- Fold the two edges of the fabric inwards (towards the crease) and use a hot iron to press it down again. You now have a long strip of fabric that is a quarter of the original width, ¼” in our case.
- With your sewing machine (or hand sew), sew a straight stitch along the open edge of the strip to secure it. If you would like a decorative touch, you can also add a top stitch to the other end of the strip.
- Now, you can measure out individual belt loops and cut the long strip into shorter pieces in the desired length. You should have the belt loops ready.
Now, let’s take a look at how to attach those belt loops to the waist pants of different types of pants.
How To Add Belt Loops To Dress Pants
If you have a pair of dress pants that already have belt loops in your closet, it may be helpful to pull it out and investigate the pants’ construction.
When you take a look at the belt loops on a pair of dress pants, you may notice that the belt loops are not attached on top of the waistband itself. The top part of the belt loops is attached on top of the waistband, but the bottom part of the belt loop is tucked in between two layers of fabric that make up the waistband.
So, to create a neat-looking result when you want to attach belt loops to a pair of dress pants, some seam ripping will be required when you sew.
How to add belt loops to dress pants:
- Using a fabric marker, mark on your dress pants where you want the belt loops to be placed. Make sure the belt loops mirror each other on each side of the crotch seam.
- Using a seam ripper, you can remove the stitches where the waistband is attached to the pants on the right side of the pants, leaving a hole big enough to insert the belt loops. You only need to seam rip in the areas that you have marked with the fabric marker in step 1.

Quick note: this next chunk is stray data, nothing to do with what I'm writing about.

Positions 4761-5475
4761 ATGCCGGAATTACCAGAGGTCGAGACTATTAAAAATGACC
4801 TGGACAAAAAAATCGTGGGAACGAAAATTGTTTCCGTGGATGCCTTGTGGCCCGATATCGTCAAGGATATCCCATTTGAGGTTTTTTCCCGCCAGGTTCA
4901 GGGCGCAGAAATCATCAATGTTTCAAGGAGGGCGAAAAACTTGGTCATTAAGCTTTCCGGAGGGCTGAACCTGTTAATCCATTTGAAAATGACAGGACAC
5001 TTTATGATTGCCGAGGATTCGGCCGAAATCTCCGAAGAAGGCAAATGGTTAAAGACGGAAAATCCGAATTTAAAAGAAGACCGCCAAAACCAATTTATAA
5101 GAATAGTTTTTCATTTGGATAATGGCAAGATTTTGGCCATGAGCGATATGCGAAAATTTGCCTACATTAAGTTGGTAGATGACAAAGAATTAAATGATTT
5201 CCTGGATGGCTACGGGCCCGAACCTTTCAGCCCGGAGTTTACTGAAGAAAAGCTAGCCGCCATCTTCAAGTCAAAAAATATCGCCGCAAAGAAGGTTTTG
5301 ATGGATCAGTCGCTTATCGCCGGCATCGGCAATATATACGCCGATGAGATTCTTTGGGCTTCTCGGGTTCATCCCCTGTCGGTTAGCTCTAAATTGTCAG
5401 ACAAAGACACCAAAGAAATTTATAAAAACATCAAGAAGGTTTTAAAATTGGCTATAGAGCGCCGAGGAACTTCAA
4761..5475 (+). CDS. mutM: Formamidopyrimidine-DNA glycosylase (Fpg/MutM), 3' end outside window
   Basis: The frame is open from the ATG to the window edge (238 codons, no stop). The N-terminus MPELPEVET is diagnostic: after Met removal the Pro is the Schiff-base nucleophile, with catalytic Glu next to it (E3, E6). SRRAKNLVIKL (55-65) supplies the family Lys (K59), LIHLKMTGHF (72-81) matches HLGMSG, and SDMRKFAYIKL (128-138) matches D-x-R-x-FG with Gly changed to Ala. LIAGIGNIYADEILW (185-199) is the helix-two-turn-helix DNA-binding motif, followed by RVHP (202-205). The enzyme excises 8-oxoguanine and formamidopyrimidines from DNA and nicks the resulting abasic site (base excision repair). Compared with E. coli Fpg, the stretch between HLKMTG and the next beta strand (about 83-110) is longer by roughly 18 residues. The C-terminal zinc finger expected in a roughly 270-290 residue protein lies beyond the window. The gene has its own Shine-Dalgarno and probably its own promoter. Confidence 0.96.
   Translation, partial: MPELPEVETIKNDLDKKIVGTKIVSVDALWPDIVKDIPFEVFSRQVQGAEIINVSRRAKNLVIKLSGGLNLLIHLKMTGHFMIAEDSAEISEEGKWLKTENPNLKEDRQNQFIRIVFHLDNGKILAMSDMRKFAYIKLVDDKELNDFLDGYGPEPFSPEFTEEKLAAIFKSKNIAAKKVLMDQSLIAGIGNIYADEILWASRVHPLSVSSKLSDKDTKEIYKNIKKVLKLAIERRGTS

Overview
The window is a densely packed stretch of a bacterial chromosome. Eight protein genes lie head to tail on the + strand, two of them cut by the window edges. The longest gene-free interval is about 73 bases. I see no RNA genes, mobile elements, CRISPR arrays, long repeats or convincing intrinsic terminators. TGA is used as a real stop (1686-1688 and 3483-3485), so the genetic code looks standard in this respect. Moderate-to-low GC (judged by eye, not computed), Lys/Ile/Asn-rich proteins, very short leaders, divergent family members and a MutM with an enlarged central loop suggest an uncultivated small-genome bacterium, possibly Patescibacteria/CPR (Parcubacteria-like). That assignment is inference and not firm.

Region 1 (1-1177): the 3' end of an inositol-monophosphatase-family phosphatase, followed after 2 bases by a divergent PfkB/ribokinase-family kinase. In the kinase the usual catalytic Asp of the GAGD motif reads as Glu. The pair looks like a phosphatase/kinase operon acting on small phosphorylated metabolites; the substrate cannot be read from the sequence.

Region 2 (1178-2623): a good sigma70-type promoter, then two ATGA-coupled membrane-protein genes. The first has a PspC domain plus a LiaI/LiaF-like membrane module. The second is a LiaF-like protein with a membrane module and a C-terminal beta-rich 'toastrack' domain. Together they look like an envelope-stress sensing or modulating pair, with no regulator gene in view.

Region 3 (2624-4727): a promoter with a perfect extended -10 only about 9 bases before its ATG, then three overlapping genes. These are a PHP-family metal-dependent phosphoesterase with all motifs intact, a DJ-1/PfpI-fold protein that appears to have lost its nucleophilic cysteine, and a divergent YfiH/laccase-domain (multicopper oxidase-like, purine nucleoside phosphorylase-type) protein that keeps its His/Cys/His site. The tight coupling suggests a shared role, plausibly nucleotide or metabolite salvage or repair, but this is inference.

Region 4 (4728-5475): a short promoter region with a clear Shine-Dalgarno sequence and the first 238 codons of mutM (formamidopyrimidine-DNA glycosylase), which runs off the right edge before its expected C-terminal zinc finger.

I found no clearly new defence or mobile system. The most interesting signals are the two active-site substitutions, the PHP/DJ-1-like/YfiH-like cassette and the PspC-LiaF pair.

- Using fabric pins, pin the belt loops to the places that you have marked in step 1, make sure to fold down the seam allowance in each loop when you pin.
- Then, pin one end of the belt loop to the top edge of the waistband, and insert the other end in the area that you just seam ripped, and pin it in place. When you do this, make sure that the belt loop is a bit longer than the waistband for a more polished, professional look.
- Using your sewing machine or hand sewing, topstitch the two ends of the belt loops to secure them in place. Then, topstitch the lines in the waistband that you seam ripped in step 2 to secure it.
- If there are any loose threads or frayed fabric, you can clean it up with fabric scissors.
How To Add Belt Loops To Jeans
Adding belt loops to jeans is a bit tricky, mainly because, as a material, it is much thicker than dress pants materials, so you will probably need a sewing machine to add belt loops to jeans.
If the material is too thick for the jeans, you can try using a hump-jumper to assist with the presser foot, which can help make it easier to sew through this material.